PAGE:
Sometime in August, I covered a charity golf event that Matt Barnes was hosting in San Pedro. He didn't know if all the work he put in during the offseason to strengthen his right knee and slim down his body would pay off with an "on" season.
Sometime in October, I ran into Lakers rookie Darius Morris at a restaurant in Venice. He didn't know if he'd get to play a game this season and wondered if he had turned in his junior and senior seasons at Michigan for a year's worth of pickup games.
Sometime in November, I caught up with Shannon Brown at the UNC-Michigan State game played on the aircraft carrier down in San Diego. He didn't know if he'd finally get to test the free agent market and find a team to offer him a multi-year deal (after playing in four different cities through the first five years of his career).
Matt is competing for a starting gig with Devin Ebanks these days. Darius got to run out of the tunnel wearing the No. 1 on his Lakers uniform on Monday, and scored double digits in his first taste of NBA action. Shannon didn't get the security he was hoping for by signing a lengthy free agent contract, but he did get roughly a $1.1 million raise by signing with Phoenix for a year instead of staying in L.A.
Like Andy Dufresne, crawling through it and coming out clean on the other side, they’re ready to begin the season.
Aren’t we all?
Bring on Christmas; the day we worried would only be about presents under the tree.
Bring on Kobe Bryant wearing a pair old wildly colored sneakers. Andrew Bynum trying to prove to a team, a front office, a fan base and himself that he can avoid injury and realize the potential we all wonder if he's capable of realizing. Pau Gasol doing things his way, which has been good enough to become a two-time champion and four-time All-Star (but may never be good enough to quiet the skeptics). Derek Fisher hitting big buckets. Metta World Peace taking the same head-scratching shots that Ron Artest did.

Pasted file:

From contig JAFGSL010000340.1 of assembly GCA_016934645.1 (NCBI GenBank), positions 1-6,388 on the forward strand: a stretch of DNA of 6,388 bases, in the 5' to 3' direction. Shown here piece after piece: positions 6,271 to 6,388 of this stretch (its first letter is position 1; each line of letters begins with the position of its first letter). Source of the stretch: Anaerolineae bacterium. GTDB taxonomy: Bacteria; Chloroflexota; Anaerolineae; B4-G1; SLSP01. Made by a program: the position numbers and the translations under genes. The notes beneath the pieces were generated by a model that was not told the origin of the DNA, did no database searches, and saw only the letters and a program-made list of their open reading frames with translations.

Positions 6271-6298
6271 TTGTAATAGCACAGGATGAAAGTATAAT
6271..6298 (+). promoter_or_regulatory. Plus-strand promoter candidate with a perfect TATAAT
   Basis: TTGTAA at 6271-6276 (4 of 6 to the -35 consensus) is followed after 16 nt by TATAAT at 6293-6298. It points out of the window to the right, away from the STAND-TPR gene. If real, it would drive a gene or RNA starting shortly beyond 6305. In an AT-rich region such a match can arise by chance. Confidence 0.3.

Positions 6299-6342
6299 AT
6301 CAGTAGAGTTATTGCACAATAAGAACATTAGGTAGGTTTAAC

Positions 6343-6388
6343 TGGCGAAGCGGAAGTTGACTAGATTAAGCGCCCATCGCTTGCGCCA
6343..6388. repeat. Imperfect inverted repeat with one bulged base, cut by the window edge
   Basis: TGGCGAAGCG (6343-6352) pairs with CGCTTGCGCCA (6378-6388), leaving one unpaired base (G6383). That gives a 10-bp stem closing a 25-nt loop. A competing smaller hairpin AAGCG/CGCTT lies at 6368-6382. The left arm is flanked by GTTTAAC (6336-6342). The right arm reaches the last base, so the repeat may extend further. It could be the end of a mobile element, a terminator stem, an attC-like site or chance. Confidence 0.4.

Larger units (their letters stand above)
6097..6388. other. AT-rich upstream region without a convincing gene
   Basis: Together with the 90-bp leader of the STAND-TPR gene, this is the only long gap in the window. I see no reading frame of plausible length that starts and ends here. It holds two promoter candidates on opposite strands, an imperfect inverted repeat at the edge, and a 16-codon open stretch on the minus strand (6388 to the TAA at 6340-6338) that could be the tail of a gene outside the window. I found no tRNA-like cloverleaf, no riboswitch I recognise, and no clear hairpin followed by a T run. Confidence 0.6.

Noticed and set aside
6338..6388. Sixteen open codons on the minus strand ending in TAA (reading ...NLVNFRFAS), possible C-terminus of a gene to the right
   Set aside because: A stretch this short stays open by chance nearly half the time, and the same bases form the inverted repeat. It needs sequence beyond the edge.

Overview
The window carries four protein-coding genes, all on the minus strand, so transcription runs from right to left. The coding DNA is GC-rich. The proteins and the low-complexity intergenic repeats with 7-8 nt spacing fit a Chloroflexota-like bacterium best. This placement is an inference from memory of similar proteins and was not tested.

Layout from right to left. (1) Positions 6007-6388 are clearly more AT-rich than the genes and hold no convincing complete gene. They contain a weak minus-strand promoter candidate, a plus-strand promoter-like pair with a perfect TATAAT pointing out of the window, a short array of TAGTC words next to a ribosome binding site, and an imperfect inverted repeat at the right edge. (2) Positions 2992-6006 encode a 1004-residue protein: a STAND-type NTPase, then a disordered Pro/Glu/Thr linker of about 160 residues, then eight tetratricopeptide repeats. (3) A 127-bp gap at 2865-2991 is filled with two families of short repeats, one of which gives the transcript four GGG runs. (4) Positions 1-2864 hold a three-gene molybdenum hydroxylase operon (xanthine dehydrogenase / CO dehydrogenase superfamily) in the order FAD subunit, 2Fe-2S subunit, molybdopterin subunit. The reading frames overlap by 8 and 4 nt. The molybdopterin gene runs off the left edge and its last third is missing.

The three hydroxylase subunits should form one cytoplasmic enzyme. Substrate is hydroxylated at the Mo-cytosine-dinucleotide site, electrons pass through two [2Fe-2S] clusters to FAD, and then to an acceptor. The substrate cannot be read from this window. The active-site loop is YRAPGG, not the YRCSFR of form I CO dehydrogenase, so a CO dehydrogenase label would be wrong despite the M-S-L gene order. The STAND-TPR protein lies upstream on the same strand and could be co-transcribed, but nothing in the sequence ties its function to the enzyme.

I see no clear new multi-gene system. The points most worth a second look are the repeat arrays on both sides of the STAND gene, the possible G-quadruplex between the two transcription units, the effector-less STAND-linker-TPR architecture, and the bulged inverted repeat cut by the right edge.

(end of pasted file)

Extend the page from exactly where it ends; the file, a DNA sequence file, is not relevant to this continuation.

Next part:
Bring on Randy Newman's "I Love L.A." blaring from the Staples Center's public address system and fans cheering for free tacos.
The season was saved. The league is back. The more things change, the more they stay the same.
Dave McMenamin covers the Lakers for ESPNLosAngeles.com. Follow him on Twitter.
|Andy and Brian preview the Lakers-Mavericks Western Conference semifinals with ESPNDallas.com's Tim MacMahon.
- "I think he pretty much has to be absolutely dominant," answered McMahon when asked how well Dirk needs to play for the Mavs to pull the upset. "I think for the Mavericks to have a chance in this series, Dirk clearly has to be the best player on the floor for at least four games."
- MacMahon points to Jason Terry, Jason Kidd and Shawn Marion as supporting cast members who must step up in support of Nowitzki. He also says he thinks the confirmed unavailability of Caron Butler hurts. The ex-Laker has been out a while, but were he somehow able to recapture his old form in a hurry, Butler has been the best No. 2 scoring option alongside Nowitzki in quite some time.
- How will the Mavs go about defending Kobe Bryant? In MacMahon's estimation, not particularly well. DeShawn Stevenson is a decent enough option but plays only limited minutes as a starter. If you eventually put Marion on Kobe, that leaves "Pick your undersized Player X" to get bullied by Ron Artest. As for matchups favoring the Mavs, MacMahon says he thinks the backup backcourt of Terry and Jose Barea could provide some fits, but at the end of the day, it's mostly about Dirk being the best big on the floor.